Your FIB-4 result shows your risk of liver disease, and your doctor may also perform a liver biopsy to diagnose liver disease if needed. Imaging tests like ultrasound, computed tomography (CT) scan, or magnetic resonance imaging (MRI) can show how much excess fat you have in your liver.


Diabetes experts are noticing that chronic liver disease is a growing health concern. Early diagnosis and lifestyle changes for NAFLD can help to prevent more severe forms of liver damage like cirrhosis.


Preventing and Managing Liver Disease

There are no medicines available yet that cure NAFLD or NASH. The good news is that many of the same lifestyle changes that help manage prediabetes and type 2 diabetes also help with liver diseases like NAFLD and NASH. With healthy lifestyle changes, you may be able to prevent, slow down, or even reverse the buildup of extra fat in your liver. For example:


Losing weight if you have overweight or obesity is a great place to start. Losing 5% to 10% of your current body weight can help reduce extra fat in your liver, improve your blood sugar, and take stress off all your internal organs.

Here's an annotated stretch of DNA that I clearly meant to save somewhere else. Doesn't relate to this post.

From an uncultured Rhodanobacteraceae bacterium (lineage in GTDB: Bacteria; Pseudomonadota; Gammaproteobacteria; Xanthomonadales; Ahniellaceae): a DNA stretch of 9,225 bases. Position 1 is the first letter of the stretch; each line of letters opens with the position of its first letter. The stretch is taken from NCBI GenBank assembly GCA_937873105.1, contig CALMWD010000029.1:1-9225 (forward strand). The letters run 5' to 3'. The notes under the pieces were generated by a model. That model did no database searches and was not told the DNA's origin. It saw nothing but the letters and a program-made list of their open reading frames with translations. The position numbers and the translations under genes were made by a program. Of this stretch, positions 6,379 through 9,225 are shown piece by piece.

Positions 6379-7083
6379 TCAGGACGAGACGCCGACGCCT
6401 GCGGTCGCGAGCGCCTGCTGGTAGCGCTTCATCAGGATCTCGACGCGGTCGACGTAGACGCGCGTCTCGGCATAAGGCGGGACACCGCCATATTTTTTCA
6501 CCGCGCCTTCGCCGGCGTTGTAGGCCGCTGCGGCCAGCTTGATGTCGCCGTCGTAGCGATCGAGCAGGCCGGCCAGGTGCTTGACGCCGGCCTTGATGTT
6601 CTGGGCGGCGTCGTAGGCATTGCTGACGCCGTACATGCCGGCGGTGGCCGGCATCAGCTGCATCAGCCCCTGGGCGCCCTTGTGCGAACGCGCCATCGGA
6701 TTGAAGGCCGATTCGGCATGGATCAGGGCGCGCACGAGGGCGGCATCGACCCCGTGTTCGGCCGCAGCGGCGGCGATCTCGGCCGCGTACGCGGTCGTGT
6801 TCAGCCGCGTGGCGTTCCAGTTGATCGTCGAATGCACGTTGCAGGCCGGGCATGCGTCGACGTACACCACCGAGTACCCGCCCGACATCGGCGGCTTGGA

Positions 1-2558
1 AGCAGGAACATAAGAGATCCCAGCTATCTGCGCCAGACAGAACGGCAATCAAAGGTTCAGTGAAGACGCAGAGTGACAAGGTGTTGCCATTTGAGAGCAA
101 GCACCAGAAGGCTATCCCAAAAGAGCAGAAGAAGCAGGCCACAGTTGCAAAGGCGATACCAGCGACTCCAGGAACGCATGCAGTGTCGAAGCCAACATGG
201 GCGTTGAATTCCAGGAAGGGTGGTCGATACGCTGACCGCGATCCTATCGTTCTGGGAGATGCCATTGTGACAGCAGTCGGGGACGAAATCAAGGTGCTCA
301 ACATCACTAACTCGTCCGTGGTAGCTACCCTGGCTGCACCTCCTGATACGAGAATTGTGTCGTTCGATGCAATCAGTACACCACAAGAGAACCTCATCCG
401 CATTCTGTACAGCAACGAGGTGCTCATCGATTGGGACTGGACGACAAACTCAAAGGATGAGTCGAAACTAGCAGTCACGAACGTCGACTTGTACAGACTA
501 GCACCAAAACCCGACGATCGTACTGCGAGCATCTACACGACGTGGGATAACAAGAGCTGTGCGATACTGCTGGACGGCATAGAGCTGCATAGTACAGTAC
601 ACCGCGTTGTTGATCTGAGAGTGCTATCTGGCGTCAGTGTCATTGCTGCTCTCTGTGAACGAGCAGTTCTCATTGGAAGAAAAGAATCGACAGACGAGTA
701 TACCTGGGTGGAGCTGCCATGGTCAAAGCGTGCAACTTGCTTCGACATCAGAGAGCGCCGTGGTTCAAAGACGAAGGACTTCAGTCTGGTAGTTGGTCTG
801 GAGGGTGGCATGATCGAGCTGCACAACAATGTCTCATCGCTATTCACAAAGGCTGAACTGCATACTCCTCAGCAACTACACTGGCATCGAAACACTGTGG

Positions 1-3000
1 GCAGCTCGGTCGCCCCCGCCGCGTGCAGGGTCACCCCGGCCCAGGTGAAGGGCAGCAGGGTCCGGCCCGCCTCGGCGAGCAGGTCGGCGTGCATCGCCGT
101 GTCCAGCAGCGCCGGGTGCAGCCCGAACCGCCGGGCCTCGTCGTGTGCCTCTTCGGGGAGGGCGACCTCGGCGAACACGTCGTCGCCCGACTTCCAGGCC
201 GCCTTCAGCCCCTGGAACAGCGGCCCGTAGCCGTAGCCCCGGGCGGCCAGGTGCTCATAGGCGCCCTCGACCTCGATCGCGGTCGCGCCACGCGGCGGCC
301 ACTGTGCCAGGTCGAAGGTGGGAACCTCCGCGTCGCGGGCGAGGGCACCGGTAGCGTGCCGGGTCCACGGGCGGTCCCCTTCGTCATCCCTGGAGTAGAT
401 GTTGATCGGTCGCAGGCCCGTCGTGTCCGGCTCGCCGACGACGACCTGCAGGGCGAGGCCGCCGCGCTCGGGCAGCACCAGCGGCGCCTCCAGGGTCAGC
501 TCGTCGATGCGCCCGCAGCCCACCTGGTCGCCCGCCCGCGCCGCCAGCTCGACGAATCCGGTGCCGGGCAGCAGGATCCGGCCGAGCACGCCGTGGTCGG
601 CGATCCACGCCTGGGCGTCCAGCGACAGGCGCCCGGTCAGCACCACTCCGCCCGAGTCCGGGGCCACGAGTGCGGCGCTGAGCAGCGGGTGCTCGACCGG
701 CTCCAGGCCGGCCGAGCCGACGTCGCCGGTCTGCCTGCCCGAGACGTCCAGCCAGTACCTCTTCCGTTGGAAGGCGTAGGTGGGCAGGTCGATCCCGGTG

Healthy eating, including balancing your carbohydrate intake and limiting sweets, is important for diabetes. It also matters for liver health since extra carbohydrates and sugars are stored in your liver. Limiting the amount of saturated fats in your diet helps protect your liver from fat buildup.


Being physically active helps improve the way your body uses blood sugar and helps reduce the amount of fat stored in your liver. Try to get at least 150 minutes of physical activity per week, but every bit of activity counts, even if you only have a few minutes to spare.


Limiting alcohol can also reduce the stress on your liver and slow the development of liver damage. Limit alcohol as much as you can if you have liver disease or are at risk for it.


Making and sticking to healthy lifestyle changes may feel tough at first, but even reaching small goals can help you prevent, delay, or manage type 2 diabetes, liver disease, and other related chronic conditions. If you’re not sure where or how to start, check out 3 Steps to Building a Healthy Habit.